Microsoft-Windows-IIS-W3SVC                        {05448E22-93DE-4A7A-BBA5-92E27486A8BE}
Microsoft-Windows-Application Server-Applications  {C651F5F6-1C0D-492E-8AE1-B4EFD7C9D503}

The "Server-Applications" provider is the one used for WCF/WF events. With latency scenarios, it is very easy to see where the time is spent as the ETW events can demarcate individual areas of execution.

This graph is what you would see by using xperfview (or xperf /view). The blue dots indicate activity in IIS, the red dots are WCF/WF. It is pretty clear from this graph where the handoffs are between IIS and WCF, as well as that the majority of time is spent in WCF. We can use the xperf tool to check the stack traces during each time period. Let's first look at the time when IIS is starting up, before it hands off to WCF. Here are the stacks and inclusive times during that time period:

  13%      |    |     => webengine4.dll!GetIsapiProcessHost

  10%      |    |        |clr.dll!ClrCreateManagedInstance

   3%      |    |        ||clr.dll!EnsureEEStarted

   3%      |    |        || clr.dll!EEStartup

   2%      |    |        ||  clr.dll!EEStartupHelper

   2%      |    |        ||   Other

   7%      |    |        ||clr.dll!TypeName::GetTypeUsingCASearchRules

   7%      |    |        |  ...clr.dll!TypeName::GetTypeWorker

   6%      |    |        |      clr.dll!LoadDomainAssembly

   6%      |    |        |      => clr.dll!AssemblySpec::LoadDomainAssembly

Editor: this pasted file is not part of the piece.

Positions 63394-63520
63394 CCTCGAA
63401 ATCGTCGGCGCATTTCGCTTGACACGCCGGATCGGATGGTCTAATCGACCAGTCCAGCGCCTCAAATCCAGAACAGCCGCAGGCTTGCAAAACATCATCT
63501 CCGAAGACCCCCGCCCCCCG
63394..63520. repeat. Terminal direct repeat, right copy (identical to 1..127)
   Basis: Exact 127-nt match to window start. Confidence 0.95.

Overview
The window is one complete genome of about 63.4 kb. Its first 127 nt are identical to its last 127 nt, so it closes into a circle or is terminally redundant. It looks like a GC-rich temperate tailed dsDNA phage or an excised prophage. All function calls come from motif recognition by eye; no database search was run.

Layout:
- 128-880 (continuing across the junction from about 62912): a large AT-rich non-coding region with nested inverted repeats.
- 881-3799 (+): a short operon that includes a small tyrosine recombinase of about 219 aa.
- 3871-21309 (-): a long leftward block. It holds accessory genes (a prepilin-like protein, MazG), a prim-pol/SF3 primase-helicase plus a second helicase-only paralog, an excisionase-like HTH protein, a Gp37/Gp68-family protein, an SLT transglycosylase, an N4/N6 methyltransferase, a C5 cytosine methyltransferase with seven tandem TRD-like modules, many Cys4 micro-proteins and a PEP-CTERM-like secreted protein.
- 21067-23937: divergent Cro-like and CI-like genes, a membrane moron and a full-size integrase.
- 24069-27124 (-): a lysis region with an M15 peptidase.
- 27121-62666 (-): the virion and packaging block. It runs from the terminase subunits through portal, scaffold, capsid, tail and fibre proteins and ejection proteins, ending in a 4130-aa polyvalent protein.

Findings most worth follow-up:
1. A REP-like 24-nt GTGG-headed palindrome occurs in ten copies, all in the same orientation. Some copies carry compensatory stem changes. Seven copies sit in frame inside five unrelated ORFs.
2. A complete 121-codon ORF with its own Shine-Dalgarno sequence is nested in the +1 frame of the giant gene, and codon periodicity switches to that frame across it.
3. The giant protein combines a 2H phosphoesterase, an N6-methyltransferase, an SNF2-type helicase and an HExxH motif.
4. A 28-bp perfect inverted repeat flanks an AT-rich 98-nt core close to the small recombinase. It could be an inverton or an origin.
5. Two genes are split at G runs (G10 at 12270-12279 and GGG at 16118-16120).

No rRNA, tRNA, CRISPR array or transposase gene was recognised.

43%      |     |     =>!System.Web.Hosting.ApplicationManager::CreateAppDomainWithHostingEnvironment

   2%      |     |        |!System.Web.Configuration.WebConfigurationHost::OpenConfiguration

   2%      |     |        |!System.Configuration.Internal.InternalConfigConfigurationFactory::System.Configuration.Internal.IInternalConfigConfigurationFactory.Create

   2%      |     |        |!System.Configuration.Configuration::.ctor

   2%      |     |        |  =>!System.Configuration.Internal.InternalConfigRoot::GetConfigRecord

   2%      |     |        |  =>!System.Configuration.BaseConfigurationRecord::Init

   2%      |     |        |  => Other

   3%      |     |        |!System.AppDomain::CreateDomain

   3%      |     |        | ...clr.dll!AppDomainNative::CreateDomainHelper

   3%      |     |        |     Other

  35%      |     |        |clr.dll!TransparentProxyStub_CrossContext

  35%      |     |          ...clr.dll!CrossDomainChannel::MarshalAndCall_Wrapper

  34%      |     |              clr.dll!DispatchCall

  34%      |     |               ...clr.dll!CallDescrWorker

   3%      |     |                  |!System.AppDomain::InternalCreateInstanceWithNoSecurity

   3%      |     |                  |!System.Activator::CreateInstance

   2%      |     |                  |!System.Reflection.RuntimeAssembly::InternalLoad

   2%      |     |                  |     => ...clr.dll!AssemblySpec::LoadDomainAssembly

  31%      |     |                  |!System.Web.Hosting.HostingEnvironment::Initialize

  31%      |     |          !System.Web.Hosting.HostingEnvironment::Initialize

   3%      |     |                    |!System.Web.Configuration.HttpConfigurationSystem::EnsureInit

   3%      |     |                    | Other

  25%      |     |                    |!System.Web.HttpRuntime::HostingInit

   3%      |     |                    ||!System.Web.HttpRuntime::GetInitConfigSections

   2%      |     |                    ||!System.Web.Configuration.RuntimeConfig::GetAppLKGConfig

   2%      |     |                    ||!System.Web.CachedPathData::GetConfigPathData

   2%      |     |                    ||  =>!System.Web.CachedPathData::GetConfigPathData

   2%      |     |                    ||  => Other